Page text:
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Friday, February 19, 2021, 14:25
Canada vows to be next to go after Facebook to pay for news
By Reuters
Friday, February 19, 2021, 14:25 By Reuters

This file photo illustration taken on March 25, 2020 shows a Facebook App logo displayed on a smartphone in Arlington, Virginia in the United States. (OLIVIER DOULIERY / AFP)

OTTAWA - Canada vowed on Thursday to make Facebook Inc pay for news content, seeking allies in the media battle with tech giants and pledging not to back down if the social media platform shuts off the country’s news as it did in Australia.

Google has signed 500 deals worth around US$1 billion over three years with publishers around the world for its new News Showcase service and is in talks with Canadian companies

Facebook blocked all Australian news content on its service over proposed legislation requiring it and Alphabet Inc’s Google to pay fees to Australian publishers for news links.

Canadian Heritage Minister Steven Guilbeault, in charge of crafting similar legislation to be unveiled in coming months, condemned Facebook’s action and said it would not deter Ottawa.

“Canada is at the forefront of this battle ... we are really among the first group of countries around the world that are doing this,” he told reporters.

ALSO READ: Australian PM says not to be 'intimidated' by Facebook's news ban

Last year, Canadian media organizations warned of a potential market failure without government action. They said the Australian approach would permit publishers to recover C$620 million a year. Without action, they warned, Canada would lose 700 print journalism jobs out of 3,100 total.

Guilbeault said Canada could adopt the Australian model, which requires Facebook and Google to reach deals to pay news outlets whose links drive activity on their services, or agree on a price through binding arbitration.

Another option is to follow the example of France, which requires large tech platforms to open talks with publishers seeking remuneration for use of news content.

“We are working to see which model would be the most appropriate,” he said, adding he spoke last week to his French, Australian, German and Finnish counterparts about working together on ensuring fair compensation for web content.

“I suspect that soon we will have five, 10, 15 countries adopting similar rules ... is Facebook going to cut ties with Germany, with France?” he asked, saying that at some point Facebook’s approach would become “totally unsustainable”.

University of Toronto professor Megan Boler, who specializes in social media, said the Facebook action marked a turning point which would require a common international approach.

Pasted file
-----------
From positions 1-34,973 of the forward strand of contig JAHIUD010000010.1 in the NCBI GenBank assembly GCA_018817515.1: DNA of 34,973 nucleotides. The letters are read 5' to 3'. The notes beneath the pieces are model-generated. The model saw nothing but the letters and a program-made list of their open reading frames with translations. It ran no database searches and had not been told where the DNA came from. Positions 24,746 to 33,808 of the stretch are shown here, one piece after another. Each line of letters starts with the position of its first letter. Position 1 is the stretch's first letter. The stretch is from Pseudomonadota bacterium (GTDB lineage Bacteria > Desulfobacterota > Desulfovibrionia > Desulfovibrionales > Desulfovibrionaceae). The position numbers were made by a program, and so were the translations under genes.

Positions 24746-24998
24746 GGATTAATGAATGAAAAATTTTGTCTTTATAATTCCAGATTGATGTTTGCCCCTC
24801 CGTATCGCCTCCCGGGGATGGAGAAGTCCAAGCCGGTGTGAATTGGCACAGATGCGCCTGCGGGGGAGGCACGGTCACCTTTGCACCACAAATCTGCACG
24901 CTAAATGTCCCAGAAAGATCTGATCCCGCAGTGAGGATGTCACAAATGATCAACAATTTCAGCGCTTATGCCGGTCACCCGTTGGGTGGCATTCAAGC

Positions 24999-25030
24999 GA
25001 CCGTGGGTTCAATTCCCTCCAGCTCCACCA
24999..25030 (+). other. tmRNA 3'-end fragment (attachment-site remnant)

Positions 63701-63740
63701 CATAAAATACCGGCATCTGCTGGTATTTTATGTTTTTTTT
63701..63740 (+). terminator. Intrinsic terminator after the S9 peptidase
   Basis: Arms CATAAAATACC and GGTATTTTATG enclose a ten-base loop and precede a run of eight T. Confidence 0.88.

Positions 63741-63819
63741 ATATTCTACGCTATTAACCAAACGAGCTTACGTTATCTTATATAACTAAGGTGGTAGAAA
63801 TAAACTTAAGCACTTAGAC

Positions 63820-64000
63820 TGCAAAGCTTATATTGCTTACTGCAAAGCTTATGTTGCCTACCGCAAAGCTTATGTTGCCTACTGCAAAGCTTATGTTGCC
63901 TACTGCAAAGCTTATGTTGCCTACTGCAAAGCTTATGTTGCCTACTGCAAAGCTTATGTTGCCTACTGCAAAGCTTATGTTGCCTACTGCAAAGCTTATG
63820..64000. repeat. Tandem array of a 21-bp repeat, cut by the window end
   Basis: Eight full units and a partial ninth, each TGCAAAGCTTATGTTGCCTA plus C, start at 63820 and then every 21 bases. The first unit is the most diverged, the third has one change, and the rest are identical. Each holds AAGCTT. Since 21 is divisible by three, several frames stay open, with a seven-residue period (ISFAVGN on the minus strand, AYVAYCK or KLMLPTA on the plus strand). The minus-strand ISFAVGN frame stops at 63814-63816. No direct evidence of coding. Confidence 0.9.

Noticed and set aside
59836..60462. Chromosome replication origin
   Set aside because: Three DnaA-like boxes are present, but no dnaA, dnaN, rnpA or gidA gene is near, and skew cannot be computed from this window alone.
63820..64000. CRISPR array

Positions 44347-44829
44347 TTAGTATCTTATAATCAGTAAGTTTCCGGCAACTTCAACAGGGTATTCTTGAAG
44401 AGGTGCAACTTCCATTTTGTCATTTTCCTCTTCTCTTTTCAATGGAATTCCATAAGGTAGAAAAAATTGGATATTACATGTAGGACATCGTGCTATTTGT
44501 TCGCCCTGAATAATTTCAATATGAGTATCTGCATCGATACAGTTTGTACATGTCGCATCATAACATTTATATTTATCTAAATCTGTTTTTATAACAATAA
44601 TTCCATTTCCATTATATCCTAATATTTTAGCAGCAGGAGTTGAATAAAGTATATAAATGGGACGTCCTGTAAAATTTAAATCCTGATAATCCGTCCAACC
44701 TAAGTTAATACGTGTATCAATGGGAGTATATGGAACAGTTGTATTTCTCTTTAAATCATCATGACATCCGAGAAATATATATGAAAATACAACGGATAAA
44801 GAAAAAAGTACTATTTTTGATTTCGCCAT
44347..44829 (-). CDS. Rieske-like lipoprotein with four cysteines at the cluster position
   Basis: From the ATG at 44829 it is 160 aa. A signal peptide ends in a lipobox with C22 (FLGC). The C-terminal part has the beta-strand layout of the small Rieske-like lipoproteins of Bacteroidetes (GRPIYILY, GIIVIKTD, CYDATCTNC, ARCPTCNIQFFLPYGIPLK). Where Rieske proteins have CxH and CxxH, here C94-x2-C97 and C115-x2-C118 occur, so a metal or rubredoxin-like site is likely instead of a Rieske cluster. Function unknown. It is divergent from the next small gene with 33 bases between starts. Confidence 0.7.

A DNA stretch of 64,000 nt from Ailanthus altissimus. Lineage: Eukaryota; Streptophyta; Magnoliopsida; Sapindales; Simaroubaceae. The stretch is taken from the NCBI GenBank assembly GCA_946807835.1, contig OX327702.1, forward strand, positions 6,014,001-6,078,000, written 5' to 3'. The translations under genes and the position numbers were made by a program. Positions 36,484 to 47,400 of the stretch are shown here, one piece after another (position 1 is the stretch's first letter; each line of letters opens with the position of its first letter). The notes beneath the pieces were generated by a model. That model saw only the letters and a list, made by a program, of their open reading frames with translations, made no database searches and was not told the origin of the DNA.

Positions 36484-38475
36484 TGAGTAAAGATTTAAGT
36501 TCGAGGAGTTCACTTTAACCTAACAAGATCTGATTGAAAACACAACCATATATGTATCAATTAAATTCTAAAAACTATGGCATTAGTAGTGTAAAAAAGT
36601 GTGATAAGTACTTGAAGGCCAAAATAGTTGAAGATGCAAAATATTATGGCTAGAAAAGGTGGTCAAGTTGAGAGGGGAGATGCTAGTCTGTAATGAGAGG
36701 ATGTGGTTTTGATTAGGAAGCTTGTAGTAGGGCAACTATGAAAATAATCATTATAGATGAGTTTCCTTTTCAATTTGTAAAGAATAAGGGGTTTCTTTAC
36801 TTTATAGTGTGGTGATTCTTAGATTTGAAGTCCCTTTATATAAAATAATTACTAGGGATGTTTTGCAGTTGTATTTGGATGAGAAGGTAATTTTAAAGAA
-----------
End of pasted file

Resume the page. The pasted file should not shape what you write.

“We could actually see a coalition, a united front against this monopoly, which could be very powerful,” she said in a phone interview.

This week, Facebook said news makes up less than 4 percent of content people see on the platform but contended that it helped Australian publishers generate about AU$407 million last year.

Google has signed 500 deals worth around US$1 billion over three years with publishers around the world for its new News Showcase service and is in talks with Canadian companies.

Guilbeault said Google would still be subject to the new Canadian new law, since Ottawa wanted an approach that was fair, transparent and predictable.

“What’s to say that Google - tomorrow, six months, a year from now - doesn’t change its mind and says its doesn’t want to do that any more?” he said.

Lauren Skelly, a spokeswoman for Google in Canada, declined to comment on Guilbeault’s remarks, saying the company did not know details of the legislation.

This week, Facebook said news makes up less than 4 percent of content people see on the platform but contended that it helped Australian publishers generate about AU$407 million last year.

Google has signed 500 deals worth around US$1 billion over three years with publishers around the world for its new News Showcase service and is in talks with Canadian companies.

READ MORE: Australia says 'inevitable' Google, others have to pay for news

Guilbeault said Google would still be subject to the new Canadian new law, since Ottawa wanted an approach that was fair, transparent and predictable.

“What’s to say that Google - tomorrow, six months, a year from now - doesn’t change its mind and says its doesn’t want to do that any more?” he said.

Lauren Skelly, a spokeswoman for Google in Canada, declined to comment on Guilbeault’s remarks, saying the company did not know details of the legislation.


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